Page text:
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Soda sales go flat: What's next for the industry?

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Declining U.S. soda sales forcing soda companies to diversify

Declining U.S. soda sales forcing soda companies to diversify

Declining U.S. soda sales forcing soda companies to diversify

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Declining U.S. soda sales forcing soda companies to diversify

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The big soda manufacturers -- a group that includes Coca-Cola (KO), PepsiCo (PEP) and Dr Pepper Snapple Group (DPS) -- are expanding internationally as soda sales in the U.S. continue to fall.

Tristan Donovan, author of Fizz: How Soda Shook Up the World, says that infiltration into emerging economies is what keeps these companies growing.

Soda companies are determined "to get into countries that have barely developed…If one day North Korea opens itself up to the world Coca-Cola and Pepsi are probably going to be the first two companies from America to go in," he says.

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In fact, there are only two countries in the world where Coca-Cola doesn’t do business: Cuba and North Korea. Defectors from North Korea, however, have reported that the soft drink has been available in the country for at least a decade.

Emerging markets have long been growth areas for soda companies; Big Soda has targeted countries like China and India to make up for a seven-year decline in American soda sales. Coca-Cola generates about 60% of its revenues from international markets and PepsiCo generates 50% of its revenue from abroad.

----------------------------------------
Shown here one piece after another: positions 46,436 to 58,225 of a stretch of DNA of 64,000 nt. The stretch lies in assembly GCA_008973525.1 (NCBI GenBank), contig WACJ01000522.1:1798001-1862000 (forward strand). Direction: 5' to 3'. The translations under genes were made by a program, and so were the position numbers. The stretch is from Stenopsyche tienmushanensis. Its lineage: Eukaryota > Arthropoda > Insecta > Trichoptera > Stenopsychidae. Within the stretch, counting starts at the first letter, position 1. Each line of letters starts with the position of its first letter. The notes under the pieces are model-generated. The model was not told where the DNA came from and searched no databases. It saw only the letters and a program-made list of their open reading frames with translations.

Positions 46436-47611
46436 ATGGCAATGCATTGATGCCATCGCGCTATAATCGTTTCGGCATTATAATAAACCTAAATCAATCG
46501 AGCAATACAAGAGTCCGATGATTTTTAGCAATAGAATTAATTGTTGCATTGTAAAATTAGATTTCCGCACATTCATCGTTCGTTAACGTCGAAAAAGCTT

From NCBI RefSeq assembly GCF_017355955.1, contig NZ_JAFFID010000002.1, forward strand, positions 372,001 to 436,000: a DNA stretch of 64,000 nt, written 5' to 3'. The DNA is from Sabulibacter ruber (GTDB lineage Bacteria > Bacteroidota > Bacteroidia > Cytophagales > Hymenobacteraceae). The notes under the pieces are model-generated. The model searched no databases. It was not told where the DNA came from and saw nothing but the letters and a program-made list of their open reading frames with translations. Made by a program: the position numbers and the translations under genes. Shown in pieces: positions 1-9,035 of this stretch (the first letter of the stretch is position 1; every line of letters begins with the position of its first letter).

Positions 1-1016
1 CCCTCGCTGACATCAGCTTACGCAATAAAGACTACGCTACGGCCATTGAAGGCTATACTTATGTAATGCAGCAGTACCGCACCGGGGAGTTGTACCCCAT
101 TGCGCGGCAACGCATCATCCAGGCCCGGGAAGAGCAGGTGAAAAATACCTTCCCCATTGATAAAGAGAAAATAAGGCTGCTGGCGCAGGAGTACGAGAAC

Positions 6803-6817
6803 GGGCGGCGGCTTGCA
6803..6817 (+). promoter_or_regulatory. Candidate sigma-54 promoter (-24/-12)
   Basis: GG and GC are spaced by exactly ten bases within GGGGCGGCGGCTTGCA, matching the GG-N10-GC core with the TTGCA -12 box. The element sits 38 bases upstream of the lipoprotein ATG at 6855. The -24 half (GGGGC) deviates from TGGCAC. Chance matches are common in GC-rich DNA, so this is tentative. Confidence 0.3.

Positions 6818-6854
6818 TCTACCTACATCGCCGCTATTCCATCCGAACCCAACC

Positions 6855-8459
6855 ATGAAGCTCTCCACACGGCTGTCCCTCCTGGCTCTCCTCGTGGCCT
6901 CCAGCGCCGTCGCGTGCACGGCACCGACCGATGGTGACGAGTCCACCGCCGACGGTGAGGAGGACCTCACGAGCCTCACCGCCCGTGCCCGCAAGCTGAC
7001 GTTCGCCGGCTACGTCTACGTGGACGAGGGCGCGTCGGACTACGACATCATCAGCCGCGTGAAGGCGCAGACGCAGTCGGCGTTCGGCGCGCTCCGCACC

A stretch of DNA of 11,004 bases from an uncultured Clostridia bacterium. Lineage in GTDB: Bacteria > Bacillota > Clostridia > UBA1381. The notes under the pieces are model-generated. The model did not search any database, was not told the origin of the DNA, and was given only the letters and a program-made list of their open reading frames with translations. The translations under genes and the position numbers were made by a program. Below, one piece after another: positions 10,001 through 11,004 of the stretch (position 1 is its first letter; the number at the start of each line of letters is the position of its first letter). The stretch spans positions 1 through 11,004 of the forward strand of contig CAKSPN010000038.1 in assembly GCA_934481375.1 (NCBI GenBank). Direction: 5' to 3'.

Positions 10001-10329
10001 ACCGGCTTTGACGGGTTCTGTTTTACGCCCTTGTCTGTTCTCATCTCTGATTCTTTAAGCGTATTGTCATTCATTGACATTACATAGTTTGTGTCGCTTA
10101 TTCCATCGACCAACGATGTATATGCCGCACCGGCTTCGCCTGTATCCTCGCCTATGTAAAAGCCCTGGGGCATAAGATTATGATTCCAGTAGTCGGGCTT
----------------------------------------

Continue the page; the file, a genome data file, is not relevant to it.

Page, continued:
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Soda is now largely considered unhealthy and a main contributor to the country’s growing obesity crisis in the U.S. Soft drink sales declined by 3.3% in 2013 according to Nielson. In 2012, soda sales in the U.S. declined by 0.6% and by 1.8% in terms of volume.

Big Soda is rapidly expanding in order to meet the demands of the American public.

“There’s also the prospect of new low-calorie sweeteners that are natural rather than artificial,” says Donovan. Diet soda, however, is also on the decline with sales falling by 6.8% in 2013.

In a way, says Donovan, “these companies are losing market share to themselves.” The major soda manufacturers are diversfying their product portfolios: Coca-Cola, for example, also owns Aquapure, Dasani, FUZE, Vitaminwater, Honest Tea, Odwalla and Powerade. PepsiCo owns Aquafina, Naked Juice, Tropicana, Gatorade and Lipton. Dr Pepper Snapple Group owns DejaBlue water, Motts and Nantucket Nectars.

Related: How Food Companies Trick Consumers Into Eating Their Unhealthy Products

“Cola companies aren’t just soda companies anymore...they make all kinds of beverages,” explains Donovan.

Even with declining U.S. soda sales, small local companies are creating craft sodas with natural ingredients that target health-conscious consumers.

“There’s little soda companies forming around the country and this might be a more appealing way that gets away from the health problems and artificiality that come with soda. It makes it more rootsy and homegrown and appealing,” says Donovan. 

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